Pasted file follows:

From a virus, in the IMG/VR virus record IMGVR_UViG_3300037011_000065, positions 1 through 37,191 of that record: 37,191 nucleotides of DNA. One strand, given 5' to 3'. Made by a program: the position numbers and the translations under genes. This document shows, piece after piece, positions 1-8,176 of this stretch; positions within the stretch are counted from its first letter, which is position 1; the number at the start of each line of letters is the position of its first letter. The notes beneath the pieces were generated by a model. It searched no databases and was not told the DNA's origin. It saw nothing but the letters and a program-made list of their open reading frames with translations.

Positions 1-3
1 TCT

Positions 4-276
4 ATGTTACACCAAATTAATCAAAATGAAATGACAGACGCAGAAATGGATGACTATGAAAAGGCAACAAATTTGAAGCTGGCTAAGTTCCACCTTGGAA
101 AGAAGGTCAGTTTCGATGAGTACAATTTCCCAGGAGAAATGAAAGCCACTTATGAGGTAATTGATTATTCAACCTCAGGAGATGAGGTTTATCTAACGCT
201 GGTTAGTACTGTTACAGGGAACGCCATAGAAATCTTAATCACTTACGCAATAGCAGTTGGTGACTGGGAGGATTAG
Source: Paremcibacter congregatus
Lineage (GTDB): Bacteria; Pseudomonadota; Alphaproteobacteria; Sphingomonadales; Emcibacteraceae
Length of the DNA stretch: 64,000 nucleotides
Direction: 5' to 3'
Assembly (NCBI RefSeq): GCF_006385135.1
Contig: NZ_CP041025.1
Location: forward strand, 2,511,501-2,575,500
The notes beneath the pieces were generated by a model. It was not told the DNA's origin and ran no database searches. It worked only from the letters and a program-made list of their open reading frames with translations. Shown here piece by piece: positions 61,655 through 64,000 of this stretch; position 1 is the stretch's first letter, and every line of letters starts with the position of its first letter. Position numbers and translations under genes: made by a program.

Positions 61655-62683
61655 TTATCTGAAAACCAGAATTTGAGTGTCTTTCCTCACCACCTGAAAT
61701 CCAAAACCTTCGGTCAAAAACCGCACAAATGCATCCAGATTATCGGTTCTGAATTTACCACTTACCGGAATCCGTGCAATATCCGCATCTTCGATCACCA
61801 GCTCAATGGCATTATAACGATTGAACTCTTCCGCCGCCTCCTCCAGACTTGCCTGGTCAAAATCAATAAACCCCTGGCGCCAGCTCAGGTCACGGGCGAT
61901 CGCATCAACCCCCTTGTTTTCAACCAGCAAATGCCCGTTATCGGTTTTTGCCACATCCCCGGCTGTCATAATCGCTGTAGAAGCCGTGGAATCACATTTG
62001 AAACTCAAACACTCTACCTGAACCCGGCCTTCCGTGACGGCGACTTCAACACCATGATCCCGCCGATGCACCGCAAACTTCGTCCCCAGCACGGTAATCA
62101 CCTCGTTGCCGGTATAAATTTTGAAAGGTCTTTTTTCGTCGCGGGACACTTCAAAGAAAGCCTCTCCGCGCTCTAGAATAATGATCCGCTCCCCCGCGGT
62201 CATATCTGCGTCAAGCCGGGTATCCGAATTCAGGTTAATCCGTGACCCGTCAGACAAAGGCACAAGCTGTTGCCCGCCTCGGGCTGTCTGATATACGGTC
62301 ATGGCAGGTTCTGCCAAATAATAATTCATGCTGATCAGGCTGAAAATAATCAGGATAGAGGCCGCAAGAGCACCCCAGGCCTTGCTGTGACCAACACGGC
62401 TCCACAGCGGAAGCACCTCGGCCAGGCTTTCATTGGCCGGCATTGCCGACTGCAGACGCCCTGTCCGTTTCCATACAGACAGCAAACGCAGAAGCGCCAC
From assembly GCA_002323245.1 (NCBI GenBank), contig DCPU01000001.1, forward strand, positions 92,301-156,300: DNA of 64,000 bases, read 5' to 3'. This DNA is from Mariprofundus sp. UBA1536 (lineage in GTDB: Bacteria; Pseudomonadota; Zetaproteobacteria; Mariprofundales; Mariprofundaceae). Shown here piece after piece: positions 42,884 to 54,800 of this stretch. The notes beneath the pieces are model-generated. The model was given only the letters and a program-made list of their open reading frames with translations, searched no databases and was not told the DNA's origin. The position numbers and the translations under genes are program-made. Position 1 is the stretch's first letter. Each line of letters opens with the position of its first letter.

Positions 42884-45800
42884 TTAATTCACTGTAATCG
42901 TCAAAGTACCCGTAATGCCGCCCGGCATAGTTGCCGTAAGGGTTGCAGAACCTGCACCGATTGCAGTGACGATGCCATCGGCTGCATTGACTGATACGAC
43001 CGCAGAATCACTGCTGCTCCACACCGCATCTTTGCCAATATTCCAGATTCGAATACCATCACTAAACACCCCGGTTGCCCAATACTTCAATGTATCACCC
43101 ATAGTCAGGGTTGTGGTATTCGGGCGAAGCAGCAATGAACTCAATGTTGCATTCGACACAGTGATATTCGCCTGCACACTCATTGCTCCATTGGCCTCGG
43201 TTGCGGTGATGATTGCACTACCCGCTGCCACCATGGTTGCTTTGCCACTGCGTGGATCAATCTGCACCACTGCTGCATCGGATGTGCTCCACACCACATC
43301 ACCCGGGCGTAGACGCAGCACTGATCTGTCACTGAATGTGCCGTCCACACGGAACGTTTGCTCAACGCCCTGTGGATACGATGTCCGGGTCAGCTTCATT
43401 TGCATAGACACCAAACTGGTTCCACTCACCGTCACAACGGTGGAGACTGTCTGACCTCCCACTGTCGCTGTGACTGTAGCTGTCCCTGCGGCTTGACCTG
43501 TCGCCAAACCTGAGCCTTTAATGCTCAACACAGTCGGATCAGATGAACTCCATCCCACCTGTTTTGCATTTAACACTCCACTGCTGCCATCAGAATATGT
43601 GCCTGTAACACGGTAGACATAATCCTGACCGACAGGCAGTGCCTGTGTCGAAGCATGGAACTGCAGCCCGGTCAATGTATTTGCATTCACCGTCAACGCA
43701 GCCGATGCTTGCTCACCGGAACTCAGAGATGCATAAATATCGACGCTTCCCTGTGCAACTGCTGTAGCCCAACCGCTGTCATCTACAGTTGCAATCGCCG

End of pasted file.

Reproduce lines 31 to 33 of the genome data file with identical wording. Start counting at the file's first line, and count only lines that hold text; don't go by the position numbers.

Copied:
43101 ATAGTCAGGGTTGTGGTATTCGGGCGAAGCAGCAATGAACTCAATGTTGCATTCGACACAGTGATATTCGCCTGCACACTCATTGCTCCATTGGCCTCGG
43201 TTGCGGTGATGATTGCACTACCCGCTGCCACCATGGTTGCTTTGCCACTGCGTGGATCAATCTGCACCACTGCTGCATCGGATGTGCTCCACACCACATC
43301 ACCCGGGCGTAGACGCAGCACTGATCTGTCACTGAATGTGCCGTCCACACGGAACGTTTGCTCAACGCCCTGTGGATACGATGTCCGGGTCAGCTTCATT